The Full Wiki

More info on Norman F. Lent

Norman F. Lent: Wikis

Advertisements
  

Note: Many of our articles have direct quotes from sources you can cite, within the Wikipedia article! This article doesn't yet, but we're working on it! See more info or our list of citable articles.

Encyclopedia

From Wikipedia, the free encyclopedia

Norman F. Lent in c. 1983

Norman Frederick Lent (born March 23, 1931) was a Republican-Conservative member of the United States House of Representatives from New York.

Lent was born in Oceanside, Long Island, New York. He graduated from Malverne High School in 1948, from Hofstra University in 1952, and from Cornell University Law School in 1957. Lent served in the U.S. Navy from 1952 to 1954, during and immediately after the Korean Conflict, achieving the rank of Lieutenant.

After his military service, Lent worked as a lawyer in private practice in Lynbrook, New York beginning in 1957, and served as an Associate Police Justice in East Rockaway in 1959-60. He then worked as the Confidential Law Secretary (law clerk) to New York State Supreme Court Justice Thomas P. Farley from 1960 to 1962.

In 1962, Lent was elected to the New York State Senate from Nassau County, and served from 1963 until 1970. In 1970, he was elected to the U.S. House of Representatives. In addition to serving as a Congressman, Lent was selected as a delegate or alternate delegate to the 1972, 1976, 1980, 1984, and 1992 Republican National Conventions.

1970 House election

Lent entered Congress by defeating an incumbent, the controversial Democratic representative Allard K. Lowenstein, by 9,300 votes in a hotly contested election. One of his campaign slogans was the play on words, "Let's vote out Lowenstein for Lent." The election was viewed nationwide as a referendum on President Richard Nixon's conduct of the Vietnam War. Lent supported Nixon's policy of gradually withdrawing American Forces from Vietnam while turning the fighting over to the South Vietnamese Army.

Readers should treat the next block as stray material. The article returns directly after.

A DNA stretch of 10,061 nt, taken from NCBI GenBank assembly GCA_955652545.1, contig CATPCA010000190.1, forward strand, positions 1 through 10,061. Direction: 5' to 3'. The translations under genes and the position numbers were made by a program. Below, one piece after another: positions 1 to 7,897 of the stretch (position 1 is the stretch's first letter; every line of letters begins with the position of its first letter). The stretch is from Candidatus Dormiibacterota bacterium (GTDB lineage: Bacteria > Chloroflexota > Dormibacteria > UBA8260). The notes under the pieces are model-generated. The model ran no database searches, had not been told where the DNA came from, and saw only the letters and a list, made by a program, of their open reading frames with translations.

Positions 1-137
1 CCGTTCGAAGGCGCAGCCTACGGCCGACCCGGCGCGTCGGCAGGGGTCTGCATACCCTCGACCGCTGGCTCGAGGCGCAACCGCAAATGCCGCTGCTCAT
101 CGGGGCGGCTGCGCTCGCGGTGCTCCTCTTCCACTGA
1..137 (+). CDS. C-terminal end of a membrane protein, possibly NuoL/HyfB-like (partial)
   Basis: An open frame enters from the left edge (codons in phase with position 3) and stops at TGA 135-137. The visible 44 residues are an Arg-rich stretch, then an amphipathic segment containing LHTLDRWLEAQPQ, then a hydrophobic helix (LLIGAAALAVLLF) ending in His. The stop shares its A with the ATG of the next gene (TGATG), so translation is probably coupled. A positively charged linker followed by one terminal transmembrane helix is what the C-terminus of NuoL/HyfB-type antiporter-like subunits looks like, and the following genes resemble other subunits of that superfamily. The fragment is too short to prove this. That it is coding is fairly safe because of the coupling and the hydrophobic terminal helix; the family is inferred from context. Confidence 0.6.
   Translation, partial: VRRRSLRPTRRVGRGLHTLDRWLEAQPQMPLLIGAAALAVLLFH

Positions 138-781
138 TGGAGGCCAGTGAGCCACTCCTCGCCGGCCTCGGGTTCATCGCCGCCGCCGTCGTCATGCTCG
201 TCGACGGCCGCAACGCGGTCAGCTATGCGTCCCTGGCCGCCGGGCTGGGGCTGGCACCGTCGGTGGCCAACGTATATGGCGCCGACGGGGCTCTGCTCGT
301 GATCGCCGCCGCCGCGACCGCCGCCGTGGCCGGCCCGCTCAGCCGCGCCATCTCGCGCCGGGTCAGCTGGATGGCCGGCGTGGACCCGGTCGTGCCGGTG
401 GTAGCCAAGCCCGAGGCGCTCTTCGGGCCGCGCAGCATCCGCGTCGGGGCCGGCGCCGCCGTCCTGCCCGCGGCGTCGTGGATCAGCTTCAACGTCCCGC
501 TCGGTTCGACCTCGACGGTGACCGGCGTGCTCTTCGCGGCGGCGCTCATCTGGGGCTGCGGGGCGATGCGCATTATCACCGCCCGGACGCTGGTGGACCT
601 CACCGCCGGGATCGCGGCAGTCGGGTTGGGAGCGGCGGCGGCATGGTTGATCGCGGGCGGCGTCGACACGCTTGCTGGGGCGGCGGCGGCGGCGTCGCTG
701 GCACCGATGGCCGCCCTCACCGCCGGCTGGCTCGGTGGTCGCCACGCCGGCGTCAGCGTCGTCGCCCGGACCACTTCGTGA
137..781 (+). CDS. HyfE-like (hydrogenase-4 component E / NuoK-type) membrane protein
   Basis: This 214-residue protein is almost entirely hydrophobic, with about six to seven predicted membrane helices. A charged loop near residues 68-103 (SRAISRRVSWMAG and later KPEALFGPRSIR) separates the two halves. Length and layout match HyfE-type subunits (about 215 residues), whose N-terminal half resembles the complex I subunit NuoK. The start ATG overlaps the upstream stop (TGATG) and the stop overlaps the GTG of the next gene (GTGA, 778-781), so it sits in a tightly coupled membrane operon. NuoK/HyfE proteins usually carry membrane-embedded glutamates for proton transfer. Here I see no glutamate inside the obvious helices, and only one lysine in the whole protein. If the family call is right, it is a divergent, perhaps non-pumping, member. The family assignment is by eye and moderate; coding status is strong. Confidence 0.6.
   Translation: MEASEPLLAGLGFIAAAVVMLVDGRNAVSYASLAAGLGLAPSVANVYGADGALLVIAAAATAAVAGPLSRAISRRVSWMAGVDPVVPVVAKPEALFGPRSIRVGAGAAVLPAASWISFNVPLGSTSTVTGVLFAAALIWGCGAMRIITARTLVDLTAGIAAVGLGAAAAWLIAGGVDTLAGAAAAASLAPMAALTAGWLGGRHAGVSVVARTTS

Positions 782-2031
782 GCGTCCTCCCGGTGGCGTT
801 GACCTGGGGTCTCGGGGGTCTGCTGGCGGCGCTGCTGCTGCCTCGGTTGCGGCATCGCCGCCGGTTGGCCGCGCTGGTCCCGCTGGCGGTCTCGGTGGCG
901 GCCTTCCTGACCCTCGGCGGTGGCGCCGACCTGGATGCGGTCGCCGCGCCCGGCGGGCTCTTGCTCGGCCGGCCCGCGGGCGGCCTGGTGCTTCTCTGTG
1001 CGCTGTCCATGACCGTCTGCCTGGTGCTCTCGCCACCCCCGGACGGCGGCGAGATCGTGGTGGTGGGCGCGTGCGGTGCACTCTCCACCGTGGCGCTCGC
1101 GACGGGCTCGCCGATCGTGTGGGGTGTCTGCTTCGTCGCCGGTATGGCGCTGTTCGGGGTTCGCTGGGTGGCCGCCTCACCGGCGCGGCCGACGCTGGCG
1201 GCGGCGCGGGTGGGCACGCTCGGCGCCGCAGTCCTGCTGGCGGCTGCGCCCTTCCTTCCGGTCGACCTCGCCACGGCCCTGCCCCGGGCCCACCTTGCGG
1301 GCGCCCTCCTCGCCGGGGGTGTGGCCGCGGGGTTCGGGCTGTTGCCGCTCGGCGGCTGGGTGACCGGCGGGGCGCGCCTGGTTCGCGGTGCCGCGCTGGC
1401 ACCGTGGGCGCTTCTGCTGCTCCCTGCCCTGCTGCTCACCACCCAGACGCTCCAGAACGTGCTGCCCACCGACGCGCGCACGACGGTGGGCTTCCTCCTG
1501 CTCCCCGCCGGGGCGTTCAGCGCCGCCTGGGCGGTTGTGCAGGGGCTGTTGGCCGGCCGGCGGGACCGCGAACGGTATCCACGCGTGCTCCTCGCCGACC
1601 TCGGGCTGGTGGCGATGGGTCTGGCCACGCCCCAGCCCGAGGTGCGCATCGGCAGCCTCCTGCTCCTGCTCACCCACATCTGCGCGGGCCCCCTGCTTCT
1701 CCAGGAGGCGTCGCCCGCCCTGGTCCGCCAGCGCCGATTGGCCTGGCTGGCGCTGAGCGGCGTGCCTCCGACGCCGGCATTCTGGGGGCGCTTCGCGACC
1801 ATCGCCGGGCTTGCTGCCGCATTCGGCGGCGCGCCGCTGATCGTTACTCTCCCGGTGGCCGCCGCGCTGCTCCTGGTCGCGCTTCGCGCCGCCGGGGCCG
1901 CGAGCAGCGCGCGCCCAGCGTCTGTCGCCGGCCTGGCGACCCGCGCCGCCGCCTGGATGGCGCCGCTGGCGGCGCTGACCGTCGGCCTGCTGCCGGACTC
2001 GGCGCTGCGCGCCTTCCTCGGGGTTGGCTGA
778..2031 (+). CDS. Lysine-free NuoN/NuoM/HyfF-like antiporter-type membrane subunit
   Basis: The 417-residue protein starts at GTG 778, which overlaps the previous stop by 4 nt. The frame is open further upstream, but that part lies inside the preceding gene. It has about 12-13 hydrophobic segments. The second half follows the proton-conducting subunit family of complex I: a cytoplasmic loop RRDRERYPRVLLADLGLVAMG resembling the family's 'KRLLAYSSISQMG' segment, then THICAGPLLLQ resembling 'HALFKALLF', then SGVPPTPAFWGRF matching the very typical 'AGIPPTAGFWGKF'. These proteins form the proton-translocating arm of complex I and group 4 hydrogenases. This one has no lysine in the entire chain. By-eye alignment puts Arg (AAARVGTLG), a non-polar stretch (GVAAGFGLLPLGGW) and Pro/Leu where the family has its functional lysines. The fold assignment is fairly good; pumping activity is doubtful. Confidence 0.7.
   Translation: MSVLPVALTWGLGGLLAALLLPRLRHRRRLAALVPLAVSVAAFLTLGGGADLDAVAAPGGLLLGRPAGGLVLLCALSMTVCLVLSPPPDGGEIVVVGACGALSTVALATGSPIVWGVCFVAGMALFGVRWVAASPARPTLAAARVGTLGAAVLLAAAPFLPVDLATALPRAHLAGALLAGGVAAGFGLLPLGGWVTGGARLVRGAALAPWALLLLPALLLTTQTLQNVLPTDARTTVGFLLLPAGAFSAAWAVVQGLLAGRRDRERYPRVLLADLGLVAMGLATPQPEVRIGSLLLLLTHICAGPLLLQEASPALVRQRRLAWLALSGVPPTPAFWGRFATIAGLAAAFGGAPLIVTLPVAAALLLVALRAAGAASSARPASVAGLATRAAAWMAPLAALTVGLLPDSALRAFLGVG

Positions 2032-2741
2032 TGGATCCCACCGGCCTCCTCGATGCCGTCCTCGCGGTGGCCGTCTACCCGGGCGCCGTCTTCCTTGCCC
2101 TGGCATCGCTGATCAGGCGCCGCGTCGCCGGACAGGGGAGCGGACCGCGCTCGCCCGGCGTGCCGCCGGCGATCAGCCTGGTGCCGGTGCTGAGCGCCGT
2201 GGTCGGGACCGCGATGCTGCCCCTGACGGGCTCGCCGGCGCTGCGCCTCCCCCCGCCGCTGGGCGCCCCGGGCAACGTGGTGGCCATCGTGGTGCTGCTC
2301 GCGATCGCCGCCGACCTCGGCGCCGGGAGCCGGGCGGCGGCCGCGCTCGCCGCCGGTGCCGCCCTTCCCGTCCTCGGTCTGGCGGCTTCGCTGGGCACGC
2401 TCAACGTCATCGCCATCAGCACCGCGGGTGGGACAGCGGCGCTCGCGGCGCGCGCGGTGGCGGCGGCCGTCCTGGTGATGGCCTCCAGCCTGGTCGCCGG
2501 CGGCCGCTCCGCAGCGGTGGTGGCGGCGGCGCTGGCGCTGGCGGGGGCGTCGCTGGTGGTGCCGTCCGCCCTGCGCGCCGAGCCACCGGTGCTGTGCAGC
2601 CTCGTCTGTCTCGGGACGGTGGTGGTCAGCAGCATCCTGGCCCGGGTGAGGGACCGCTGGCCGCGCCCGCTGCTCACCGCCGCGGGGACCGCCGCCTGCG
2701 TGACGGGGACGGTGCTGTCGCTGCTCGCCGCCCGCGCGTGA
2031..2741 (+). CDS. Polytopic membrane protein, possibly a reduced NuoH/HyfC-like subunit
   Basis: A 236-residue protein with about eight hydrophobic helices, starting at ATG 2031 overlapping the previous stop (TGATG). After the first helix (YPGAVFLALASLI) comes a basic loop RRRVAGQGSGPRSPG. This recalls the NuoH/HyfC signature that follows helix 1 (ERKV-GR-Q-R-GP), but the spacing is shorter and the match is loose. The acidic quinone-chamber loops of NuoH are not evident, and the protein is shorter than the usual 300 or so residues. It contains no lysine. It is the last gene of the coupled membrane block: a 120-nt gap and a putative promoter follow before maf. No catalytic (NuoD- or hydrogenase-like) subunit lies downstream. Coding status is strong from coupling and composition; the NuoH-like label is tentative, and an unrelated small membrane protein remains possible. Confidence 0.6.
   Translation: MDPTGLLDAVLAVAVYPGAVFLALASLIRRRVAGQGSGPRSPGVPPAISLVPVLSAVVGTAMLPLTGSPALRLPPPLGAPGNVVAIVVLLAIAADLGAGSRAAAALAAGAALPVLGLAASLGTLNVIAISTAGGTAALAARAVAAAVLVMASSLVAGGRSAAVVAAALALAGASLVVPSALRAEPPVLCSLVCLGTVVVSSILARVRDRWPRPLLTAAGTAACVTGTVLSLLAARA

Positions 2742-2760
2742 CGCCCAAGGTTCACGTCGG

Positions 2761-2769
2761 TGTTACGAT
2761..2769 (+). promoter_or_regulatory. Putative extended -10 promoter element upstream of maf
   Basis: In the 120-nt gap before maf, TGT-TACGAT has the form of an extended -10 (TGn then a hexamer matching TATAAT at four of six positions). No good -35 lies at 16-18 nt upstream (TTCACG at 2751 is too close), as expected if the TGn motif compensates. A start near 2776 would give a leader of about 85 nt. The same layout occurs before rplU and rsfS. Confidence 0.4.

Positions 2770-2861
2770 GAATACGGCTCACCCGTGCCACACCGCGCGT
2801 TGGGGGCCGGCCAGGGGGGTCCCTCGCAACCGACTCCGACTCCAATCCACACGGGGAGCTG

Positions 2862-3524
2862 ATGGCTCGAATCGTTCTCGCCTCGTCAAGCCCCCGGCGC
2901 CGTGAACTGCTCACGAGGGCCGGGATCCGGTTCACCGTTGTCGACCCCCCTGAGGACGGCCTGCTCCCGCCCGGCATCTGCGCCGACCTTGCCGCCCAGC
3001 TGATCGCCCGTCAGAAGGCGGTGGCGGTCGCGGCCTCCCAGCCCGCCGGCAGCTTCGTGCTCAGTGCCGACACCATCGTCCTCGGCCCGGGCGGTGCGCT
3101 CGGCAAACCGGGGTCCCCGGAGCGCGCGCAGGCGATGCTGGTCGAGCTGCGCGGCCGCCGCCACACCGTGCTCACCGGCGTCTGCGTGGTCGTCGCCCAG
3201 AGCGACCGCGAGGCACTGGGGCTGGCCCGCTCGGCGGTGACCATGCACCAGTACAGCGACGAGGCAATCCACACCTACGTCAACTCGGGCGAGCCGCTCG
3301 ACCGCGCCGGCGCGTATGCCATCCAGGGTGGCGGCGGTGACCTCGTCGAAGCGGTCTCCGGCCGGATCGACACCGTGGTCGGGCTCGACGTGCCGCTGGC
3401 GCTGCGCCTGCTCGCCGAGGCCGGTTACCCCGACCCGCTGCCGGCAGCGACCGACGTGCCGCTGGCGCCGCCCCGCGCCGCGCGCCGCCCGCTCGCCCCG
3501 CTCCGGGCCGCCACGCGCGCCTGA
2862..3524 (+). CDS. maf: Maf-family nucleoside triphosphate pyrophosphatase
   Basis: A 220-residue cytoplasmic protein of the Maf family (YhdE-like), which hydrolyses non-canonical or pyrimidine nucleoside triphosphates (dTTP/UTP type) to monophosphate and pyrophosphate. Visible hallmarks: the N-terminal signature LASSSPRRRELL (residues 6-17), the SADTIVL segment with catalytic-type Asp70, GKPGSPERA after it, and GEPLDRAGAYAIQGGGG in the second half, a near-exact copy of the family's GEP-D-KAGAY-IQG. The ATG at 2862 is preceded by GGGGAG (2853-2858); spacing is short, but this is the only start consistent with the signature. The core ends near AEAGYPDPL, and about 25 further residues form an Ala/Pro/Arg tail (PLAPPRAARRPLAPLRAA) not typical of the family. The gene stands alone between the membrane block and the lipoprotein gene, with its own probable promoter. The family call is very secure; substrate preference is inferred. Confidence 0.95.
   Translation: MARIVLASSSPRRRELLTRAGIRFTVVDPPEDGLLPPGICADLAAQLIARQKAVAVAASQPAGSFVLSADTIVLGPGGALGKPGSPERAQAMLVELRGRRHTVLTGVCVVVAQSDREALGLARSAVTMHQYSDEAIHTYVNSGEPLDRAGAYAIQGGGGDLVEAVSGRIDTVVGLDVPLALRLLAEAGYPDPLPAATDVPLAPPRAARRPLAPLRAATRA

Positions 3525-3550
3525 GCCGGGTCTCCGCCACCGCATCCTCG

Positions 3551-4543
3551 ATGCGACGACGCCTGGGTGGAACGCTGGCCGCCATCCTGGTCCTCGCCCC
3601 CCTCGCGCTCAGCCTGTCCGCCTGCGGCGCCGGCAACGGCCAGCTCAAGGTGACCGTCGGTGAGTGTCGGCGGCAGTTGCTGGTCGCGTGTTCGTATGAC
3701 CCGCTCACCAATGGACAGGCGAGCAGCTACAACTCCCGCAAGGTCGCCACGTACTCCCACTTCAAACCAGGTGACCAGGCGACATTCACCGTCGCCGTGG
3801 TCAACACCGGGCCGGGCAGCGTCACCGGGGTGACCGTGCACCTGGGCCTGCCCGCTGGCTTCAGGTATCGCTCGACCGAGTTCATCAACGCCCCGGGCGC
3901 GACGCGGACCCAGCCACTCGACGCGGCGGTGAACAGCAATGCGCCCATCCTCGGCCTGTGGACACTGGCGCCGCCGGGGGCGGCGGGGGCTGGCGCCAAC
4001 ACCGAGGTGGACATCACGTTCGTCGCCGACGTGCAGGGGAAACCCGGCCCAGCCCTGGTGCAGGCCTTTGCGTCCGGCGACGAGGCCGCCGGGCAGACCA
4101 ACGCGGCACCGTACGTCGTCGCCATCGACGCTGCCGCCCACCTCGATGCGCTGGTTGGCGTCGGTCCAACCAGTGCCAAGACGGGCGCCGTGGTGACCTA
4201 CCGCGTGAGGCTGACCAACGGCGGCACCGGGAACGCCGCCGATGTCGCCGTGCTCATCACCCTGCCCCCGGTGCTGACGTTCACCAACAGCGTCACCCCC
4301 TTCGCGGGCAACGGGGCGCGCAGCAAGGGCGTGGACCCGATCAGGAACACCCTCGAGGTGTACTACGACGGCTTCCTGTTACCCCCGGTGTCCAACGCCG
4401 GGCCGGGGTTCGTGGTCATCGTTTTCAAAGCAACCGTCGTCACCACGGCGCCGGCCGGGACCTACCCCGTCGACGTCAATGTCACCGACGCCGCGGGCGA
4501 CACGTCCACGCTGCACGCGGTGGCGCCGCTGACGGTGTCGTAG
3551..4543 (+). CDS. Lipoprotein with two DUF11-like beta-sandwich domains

After first being elected in 1970, Lent was reelected to Congress ten times, serving as a member of the 92nd to 102nd Congresses, from January 3, 1971 to January 3, 1993.

As a U.S. Representative, Lent was endorsed several times by Long Island's largest newspaper, Newsday, whose editors called Lent a "key player in environmental and energy legislation". He was most active as a member of the House Committee on Energy and Commerce and of the House Committee on Merchant Marine and Fisheries, ultimately becoming the ranking minority member of both committees.

Lent worked on drafting and handled floor debate for the Republican minority on some of the most sweeping environmental, energy, telecommunications and transportation legislation enacted during his tenure. These included the Clean Air Act Amendments of 1990, National Energy Policy Act of 1992, Cable Television Act, Legislation ending the 1992 National Rail Strike, the Superfund Hazardous Waste Cleanup Act (CERCLA), Resource Conservation & Recovery Act (RCRA), Toxic Substances Control Act (TOSCA), the Conrail Privatization Act, and the Insider Trading and Securities Fraud, Enforcement Act.

Lent holds Honorary Doctor of Laws Degrees from Hofstra University (1988) and Molloy College (1985) and is the recipient of the Prime Minister's Medal, State of Israel (1977), Distinguished Achievement Medal, Holland Society of New York (1987) and the George Estabrook achievement Award, Hofstra Unliverity (1967), along with many other awards.

Lent retired undefeated from Congress in 1992, not seeking renomination to the 103rd Congress. He was among the group of last member to leave Congress under legacy rules allowing the creation of personal income through the "recasting" and transfer of residual campaign funds. He is the founding partner of the Washington, DC consulting firm of Lent Scrivner Roth, LLC.

Sources

New York State Senate
Preceded by
Daniel Albert
New York State Senate, 2nd District
1963–1965
Succeeded by
Bernard C. Smith
Preceded by
Irving Mosberg
New York State Senate, 6th District
1966
Succeeded by
John Dunne
Preceded by
John Dunne
New York State Senate, 7th District
1967–1970
Succeeded by
Norman Levy
United States House of Representatives
Preceded by
Allard K. Lowenstein
Member of the U.S. House of Representatives
from New York's 5th congressional district

1971–1973
Succeeded by
John W. Wydler
Preceded by
John W. Wydler
Member of the U.S. House of Representatives
from New York's 4th congressional district

1973–1993
Succeeded by
David A. Levy
Advertisements

Advertisements






Got something to say? Make a comment.
Your name
Your email address
Message